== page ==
The Guelph, Ont. Walmart store is also testing C02 with heat reclaim into dehumidification units, said Bunda. He notes that Burlington saves about 60 percent on energy compared to other Walmart Canada stores. It translates to savings of $140k or $150k, based on Canadian retail energy cost averages.
When asked about savings and priorities, senior director, corporate affairs, Alex Robertson remarked: “Globally, Wal-Mart’s goal is to be supplied by 100 percent renewable energy. Walmart Canada, as part of this goal, is currently focused on improving energy efficiency.” He talks about the Calgary distribution centre, mentions that several stores are experimenting with anaerobic digesters for turning food waste into energy, and also offers that: “LED lighting is the best example.”
Reading between the lines, this is the perfect illustration of precise profit prioritizing at Walmart. A few years ago HVAC savings seemed very important within the company’s sustainability strategy. Lately the focus is more on waste conversion and diversion as well as LED lights with their fast payback and more generous incentives from local power utilities. “We’re in the process of changing all our stores to LED,” says Bunda. “They cost about one-third compared to stores with conventional lighting.”
One report estimates that the 410 Walmart stores in Canada will save $6 million a year on lighting and could earn twice as much selling material for recycling. The Burlington store uses skylights to refract daylight throughout the store; sensors to monitor natural light and adjust the LED system, and motion-activated LED lights in refrigerators and freezer cases.
Eventually, HVAC energy savings will come back to the top of the priority list. The company has not forgotten that its 450,000 square foot refrigerated distribution centre in Balzac saves about a million dollars on energy each year.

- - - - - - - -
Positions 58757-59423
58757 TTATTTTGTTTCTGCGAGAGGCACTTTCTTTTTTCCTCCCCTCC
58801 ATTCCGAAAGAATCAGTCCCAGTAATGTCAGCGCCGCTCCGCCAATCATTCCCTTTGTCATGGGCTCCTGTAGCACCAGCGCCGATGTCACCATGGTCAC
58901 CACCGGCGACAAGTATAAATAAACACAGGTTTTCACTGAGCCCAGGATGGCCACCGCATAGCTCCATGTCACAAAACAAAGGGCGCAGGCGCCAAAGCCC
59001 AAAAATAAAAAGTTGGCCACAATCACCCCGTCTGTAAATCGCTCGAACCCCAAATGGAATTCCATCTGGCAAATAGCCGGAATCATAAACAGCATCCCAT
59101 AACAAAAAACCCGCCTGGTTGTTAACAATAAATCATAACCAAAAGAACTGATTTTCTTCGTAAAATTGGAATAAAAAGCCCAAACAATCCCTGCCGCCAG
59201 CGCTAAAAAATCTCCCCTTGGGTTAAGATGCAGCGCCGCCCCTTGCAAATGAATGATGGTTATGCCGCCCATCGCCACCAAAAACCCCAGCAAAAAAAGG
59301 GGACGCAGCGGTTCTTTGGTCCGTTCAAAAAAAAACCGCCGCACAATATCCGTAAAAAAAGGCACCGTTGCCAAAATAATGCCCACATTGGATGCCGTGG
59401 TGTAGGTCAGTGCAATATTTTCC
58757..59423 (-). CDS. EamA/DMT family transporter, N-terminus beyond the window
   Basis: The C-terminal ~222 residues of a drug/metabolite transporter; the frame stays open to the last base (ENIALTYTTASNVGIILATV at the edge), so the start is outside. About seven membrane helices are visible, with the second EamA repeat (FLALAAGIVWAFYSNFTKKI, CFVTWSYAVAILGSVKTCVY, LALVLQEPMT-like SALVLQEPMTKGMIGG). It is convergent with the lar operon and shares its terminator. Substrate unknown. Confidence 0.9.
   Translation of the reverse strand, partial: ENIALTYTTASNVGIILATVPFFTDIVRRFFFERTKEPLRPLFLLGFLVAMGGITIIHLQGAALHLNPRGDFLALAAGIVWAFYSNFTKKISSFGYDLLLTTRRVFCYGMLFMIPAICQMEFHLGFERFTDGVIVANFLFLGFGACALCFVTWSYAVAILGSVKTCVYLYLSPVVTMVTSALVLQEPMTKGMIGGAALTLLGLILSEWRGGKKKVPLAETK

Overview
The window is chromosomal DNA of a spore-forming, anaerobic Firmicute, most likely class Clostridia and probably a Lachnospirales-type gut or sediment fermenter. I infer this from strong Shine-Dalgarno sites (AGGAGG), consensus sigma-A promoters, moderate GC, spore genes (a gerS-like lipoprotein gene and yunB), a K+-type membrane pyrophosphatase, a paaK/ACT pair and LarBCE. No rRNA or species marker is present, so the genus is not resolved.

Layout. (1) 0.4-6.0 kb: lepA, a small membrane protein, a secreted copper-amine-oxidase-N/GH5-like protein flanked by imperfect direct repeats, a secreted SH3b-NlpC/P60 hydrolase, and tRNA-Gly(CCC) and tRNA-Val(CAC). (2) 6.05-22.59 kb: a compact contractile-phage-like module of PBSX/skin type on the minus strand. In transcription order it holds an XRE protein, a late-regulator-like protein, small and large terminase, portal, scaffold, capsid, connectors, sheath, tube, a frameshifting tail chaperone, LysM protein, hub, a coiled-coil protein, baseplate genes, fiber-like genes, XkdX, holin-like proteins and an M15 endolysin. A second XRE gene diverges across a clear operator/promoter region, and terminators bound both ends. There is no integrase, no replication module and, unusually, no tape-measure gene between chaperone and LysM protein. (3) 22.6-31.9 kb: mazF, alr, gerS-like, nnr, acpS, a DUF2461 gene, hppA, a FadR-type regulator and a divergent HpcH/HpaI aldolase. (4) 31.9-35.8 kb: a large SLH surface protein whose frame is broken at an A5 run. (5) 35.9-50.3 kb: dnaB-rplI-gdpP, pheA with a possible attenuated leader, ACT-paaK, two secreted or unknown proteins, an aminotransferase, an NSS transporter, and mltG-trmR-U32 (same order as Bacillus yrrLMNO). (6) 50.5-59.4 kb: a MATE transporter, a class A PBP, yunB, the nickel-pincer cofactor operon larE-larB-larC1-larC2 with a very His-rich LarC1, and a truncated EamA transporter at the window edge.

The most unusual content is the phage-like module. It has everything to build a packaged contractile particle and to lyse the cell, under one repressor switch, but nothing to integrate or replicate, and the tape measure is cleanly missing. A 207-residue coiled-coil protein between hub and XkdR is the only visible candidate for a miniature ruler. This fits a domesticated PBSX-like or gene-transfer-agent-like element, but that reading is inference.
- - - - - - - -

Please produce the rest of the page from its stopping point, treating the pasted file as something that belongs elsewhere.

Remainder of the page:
Technologies there include: An ammonia refrigeration system with heat reclaim contributing to space heating, chemical-free water treatment in the refrigeration system, solar thermal for hot water, low-flow sinks, toilets and urinals, a sedimentation pond for cleaner wastewater, hydrogen fuel cells for material-handling vehicles, high-efficiency doorway zones, insulated, windowless dock doors with upgraded seals, a white roof membrane, increased ceiling insulation, a 225-kilowatt wind turbine for electricity, solid-state LED lighting, and Solartubes for natural light.
Every company talks about finding cost savings, continuous improvement, a focus on customers and profits. At Walmart these things are more than words. Metrics are expected and results are achieved.
One former employee claims the company uses computer algorithms to calculate the minimum number of people needed to operate each store during each hour or part hour; and that they know exactly, precisely, how long they can let the lines at the cashier get before customers become frustrated and take their business elsewhere.
Precision. It explains why Walmart has been the world’s largest retailer for decades, has increased shareholder dividends for 44 straight years, and during good or bad economies, continues to open 100 or more new stores every year. Revenue in 2016 was $478 billion and there are more than 11,000 stores in about 30 countries. As Walmart’s unavoidable marketing says: “Save Money. Live Better.”